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Reading Maketh a Full Man...

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Currently reading

The Discarded Image: An Introduction to Medieval and Renaissance Literature (Canto)
C.S. Lewis
Boys and Girls Learn Differently!: A Guide for Teachers and Parents
Michael Gurian, Terry Trueman, Patricia Henley
Ambition and Survival: Becoming a Poet
Christian Wiman
Deep River: The Life and Music of Robert Shaw
Keith C. Burris
Daring, Trusting Spirit
John De Gruchy
The Vatican Diaries: A Behind-the-Scenes Look at the Power, Personalities, and Politics at the Heart of the Catholic Church
John Thavis
The Whisperers: Private Life in Stalin's Russia
Orlando Figes

Mimosa: A True Story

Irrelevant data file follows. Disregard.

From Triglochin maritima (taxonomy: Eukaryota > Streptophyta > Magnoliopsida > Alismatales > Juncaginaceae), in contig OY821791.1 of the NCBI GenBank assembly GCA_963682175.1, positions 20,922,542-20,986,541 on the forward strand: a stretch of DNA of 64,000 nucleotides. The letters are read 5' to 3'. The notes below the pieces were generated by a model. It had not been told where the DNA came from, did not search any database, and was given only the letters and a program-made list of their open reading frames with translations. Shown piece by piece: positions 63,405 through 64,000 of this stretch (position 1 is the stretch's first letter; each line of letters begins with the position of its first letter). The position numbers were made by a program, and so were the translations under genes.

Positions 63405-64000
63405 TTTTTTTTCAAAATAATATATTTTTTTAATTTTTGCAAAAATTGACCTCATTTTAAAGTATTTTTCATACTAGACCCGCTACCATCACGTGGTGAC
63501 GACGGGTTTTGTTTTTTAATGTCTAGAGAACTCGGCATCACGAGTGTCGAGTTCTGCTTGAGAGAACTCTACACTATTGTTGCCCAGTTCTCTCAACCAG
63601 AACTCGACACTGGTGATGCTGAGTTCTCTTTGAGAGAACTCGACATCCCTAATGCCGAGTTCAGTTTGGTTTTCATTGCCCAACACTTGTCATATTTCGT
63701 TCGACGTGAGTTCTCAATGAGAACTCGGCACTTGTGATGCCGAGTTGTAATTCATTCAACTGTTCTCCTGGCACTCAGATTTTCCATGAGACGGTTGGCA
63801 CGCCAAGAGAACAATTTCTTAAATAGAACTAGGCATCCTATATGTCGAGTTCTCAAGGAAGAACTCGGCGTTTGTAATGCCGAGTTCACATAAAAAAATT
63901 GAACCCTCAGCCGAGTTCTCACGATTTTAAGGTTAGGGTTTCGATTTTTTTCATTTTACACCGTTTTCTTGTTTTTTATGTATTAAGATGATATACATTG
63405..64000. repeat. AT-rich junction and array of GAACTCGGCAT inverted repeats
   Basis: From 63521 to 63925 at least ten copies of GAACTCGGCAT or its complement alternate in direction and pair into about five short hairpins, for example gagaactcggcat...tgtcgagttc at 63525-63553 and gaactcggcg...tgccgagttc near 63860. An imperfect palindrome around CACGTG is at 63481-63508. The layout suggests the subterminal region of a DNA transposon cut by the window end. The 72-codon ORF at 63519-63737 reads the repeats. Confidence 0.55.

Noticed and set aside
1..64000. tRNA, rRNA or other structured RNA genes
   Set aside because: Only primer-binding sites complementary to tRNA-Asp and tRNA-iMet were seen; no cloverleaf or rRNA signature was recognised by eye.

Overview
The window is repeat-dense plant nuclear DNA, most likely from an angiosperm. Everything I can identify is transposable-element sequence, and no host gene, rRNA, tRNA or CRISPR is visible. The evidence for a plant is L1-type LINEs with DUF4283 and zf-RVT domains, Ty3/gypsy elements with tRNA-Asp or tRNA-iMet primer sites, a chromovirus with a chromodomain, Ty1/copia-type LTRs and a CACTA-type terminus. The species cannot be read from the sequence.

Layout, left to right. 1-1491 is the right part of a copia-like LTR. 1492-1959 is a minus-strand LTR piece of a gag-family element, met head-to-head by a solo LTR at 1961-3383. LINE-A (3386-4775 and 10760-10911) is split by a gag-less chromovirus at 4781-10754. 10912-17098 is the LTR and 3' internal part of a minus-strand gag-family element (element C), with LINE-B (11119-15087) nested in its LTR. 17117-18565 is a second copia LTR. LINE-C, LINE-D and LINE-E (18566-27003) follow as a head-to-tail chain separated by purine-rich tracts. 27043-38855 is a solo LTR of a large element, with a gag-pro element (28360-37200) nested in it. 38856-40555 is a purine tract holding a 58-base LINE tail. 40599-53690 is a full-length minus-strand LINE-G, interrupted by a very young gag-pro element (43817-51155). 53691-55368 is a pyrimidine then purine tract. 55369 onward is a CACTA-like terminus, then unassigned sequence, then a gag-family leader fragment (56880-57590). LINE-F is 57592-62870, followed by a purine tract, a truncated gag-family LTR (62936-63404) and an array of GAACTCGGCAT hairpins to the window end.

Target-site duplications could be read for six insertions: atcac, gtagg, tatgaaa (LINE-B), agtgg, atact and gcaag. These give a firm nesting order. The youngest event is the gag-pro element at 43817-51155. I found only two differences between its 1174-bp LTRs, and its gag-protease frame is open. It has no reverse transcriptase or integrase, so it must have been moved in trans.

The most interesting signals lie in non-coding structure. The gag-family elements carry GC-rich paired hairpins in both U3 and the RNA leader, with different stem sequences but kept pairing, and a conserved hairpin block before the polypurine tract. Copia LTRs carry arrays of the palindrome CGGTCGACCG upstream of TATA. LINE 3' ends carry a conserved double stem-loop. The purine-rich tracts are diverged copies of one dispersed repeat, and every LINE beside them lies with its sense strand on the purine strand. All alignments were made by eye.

Mimosa: A True Story - Amy Carmichael This book was written by Amy Carmichael in 1924. Amy was a Christian missionary in India who established an orphanage and founded a mission on Dohnavur. More information about her can be found at http://en.wikipedia.org/wiki/Amy_Carmichael .The book is a true story, and all the more powerful because of that. Amy sought to rescue children and babies who were not wanted in their Hindu families for various reasons. A poor family with many daughters would often take the "extra" girls to a temple to be sold into temple prostitution to alleviate the need for providing a dowery for them when they married. Amy would take these young children when she could, and raise them and teach them. They referred to her as Amma, which means "mother" in the Tamil language.The story of Mimosa is a story of two sisters. The father agrees to bring his oldest daughter, Star, to Dohnavur to live so she can be educated. At any time he can come to the mission and retrieve Star. A few years later, he comes to the mission with his younger daughter, Mimosa, who is about 6 or 7 at the time. He is thinking of leaving her there as well. While he discusses this with those at the mission, Amy speaks with both Star and Mimosa. In a brief half hour she teaches Mimosa of the God who loves her, who created the entire world, and who listens to her and cares for her. Mimosa begs to be allowed to stay and learn more, and even promises that she will willingly come home if only she can learn a little bit more. However, her father changes his mind and takes Mimosa away.For twenty two years, Star lives and learns and teaches at Dohnavur. She learns to read, she reads the Bible, and she becomes a Christian. She in turn teaches other young children the truth that she has learned and come to live by. She never hears from her sister, although she writes to her. For twenty two years, Mimosa lives in her village without contact from one other Christian. She cannot read, and the caste system being such as it is she is not allowed contact with any in her village who are Christians, and she grows up totally untaught about the God of the Bible. Yet, Mimosa too has become a Christian and lives her life day by day in a way that honors the one true God. Mimosa hears and treasures the words of encouragement written to her by her sister, but never writes back because she cannot write. The two sisters live totally ignorant of each other in these years.The brief 30 minute time that Amy had with Mimosa was so short that she could not even share the name of Jesus with her! Yet Mimosa had heard God's truth and believed. She then begins to live her life differently. She rejects participation in the Shiva cult, she withholds herself from the common rituals involved with the various Hindu gods. No one taught her to pray, yet she speaks with God often about the many things she needs help with. She grows up into a young woman, and is given in marriage. Her husband tolerates her "differentness" and her one God, yet he is not a good husband. She is deceived by him, by her husband's family, and betrayed even by her own mother. She bears sons and raises them up to follow the one true God. She endures humiliation, ostracism, unceasing criticism, and daily hard labor. When one of her young sons becomes ill, she is urged to offer sacrifices to the gods for him. When he dies, her family and neighbors all accuse her of not appeasing the Hindu gods and thus causing his death. All this she endures with patience, with hours spent in her private "prayer" room in the inner part of the house. When confronted with difficulty, she prays, "O God, my husband has deceived me, his brother has deceived me, even my mother has deceived me, but You will not deceive me. Yes, they have all deceived me. But I am not offended with You. Whatever You do is good. What should I do without You? You are the Giver of health and strength and will to work. Are not these things better than riches or people's help?" Not one scripture did she know. But she reported being filled with a peace that passed her own understanding. Yet God provides for her time after time, bringing her the help she needs exactly at the right time. She clings to Him as he faithfully hears her prayers, and comforts and teaches her in the ways of God's truth.Twenty two years later, Mimosa arrives at Dohnavur with her own son to leave there to be educated. It is only at this time when Sister and Sister meet again, that both realize they each have believed the truth and lived it out in their lives. Star has enjoyed being fed through scripture and the encouragement of fellow believers. Mimosa has been fed from the Holy Spirit ministering directly to her spirit through the suffering she has endured. Mimosa says to Star, "You know Him by learning, I know Him by suffering." Eventually through the constant witness of kindness and love that Mimosa demonstrates over decades, her own husband comes to believe in Jesus. Her sons are taught at Dohnavur and her entire family is transformed as they become Christians also. She learns to read herself, and is able to read the Bible and call Jesus by name in her prayers.What a wonderful story of God's miraculous love and care. Who are we to believe God can be hindered in any measure when He calls someone to salvation? Being taught from scripture and living in Christian community are so important, tradition and church family and the support from other believers is important too, but more important than even that is the transformation of the heart who believes in Jesus. That heart can live for Jesus when no other support is visible -- no family, no scriptures available to read, no church, no sacraments, nothing but the unshakable understanding that the one true God is indeed the mighty God who created all things and loves us! THAT is a story worth telling!!